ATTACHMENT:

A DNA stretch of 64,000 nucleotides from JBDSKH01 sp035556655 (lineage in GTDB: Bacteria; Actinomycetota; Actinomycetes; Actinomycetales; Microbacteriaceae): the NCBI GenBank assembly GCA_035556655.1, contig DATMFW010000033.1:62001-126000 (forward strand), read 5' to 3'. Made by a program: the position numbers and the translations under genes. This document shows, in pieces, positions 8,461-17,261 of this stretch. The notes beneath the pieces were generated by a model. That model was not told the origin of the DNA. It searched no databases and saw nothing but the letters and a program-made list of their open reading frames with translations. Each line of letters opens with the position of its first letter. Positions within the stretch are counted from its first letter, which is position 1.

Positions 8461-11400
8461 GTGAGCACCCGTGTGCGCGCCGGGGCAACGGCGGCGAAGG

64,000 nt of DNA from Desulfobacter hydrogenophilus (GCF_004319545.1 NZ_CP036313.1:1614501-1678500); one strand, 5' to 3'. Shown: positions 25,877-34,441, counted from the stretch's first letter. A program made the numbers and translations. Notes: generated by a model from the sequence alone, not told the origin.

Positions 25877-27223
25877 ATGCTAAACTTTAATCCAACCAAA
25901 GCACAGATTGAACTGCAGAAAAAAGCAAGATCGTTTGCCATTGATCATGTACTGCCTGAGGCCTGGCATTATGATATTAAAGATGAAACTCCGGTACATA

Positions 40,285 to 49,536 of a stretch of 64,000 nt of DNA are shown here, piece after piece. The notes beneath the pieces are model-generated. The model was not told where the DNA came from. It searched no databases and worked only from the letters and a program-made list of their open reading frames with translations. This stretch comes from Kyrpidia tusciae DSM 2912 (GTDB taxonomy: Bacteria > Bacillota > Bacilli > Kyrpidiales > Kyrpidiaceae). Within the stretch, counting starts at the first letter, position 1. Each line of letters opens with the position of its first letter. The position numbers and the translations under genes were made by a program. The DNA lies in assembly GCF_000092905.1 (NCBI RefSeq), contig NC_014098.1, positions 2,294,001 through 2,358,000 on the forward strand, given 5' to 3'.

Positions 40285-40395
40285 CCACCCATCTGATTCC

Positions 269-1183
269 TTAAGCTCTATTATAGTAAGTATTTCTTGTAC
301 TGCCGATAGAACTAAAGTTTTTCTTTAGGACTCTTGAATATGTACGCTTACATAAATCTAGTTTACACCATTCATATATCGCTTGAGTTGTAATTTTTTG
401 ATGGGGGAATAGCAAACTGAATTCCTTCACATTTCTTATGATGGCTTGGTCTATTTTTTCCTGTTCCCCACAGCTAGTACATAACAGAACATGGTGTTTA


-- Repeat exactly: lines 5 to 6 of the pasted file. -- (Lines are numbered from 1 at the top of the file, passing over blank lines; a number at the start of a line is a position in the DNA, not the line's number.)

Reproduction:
Positions 25877-27223
25877 ATGCTAAACTTTAATCCAACCAAA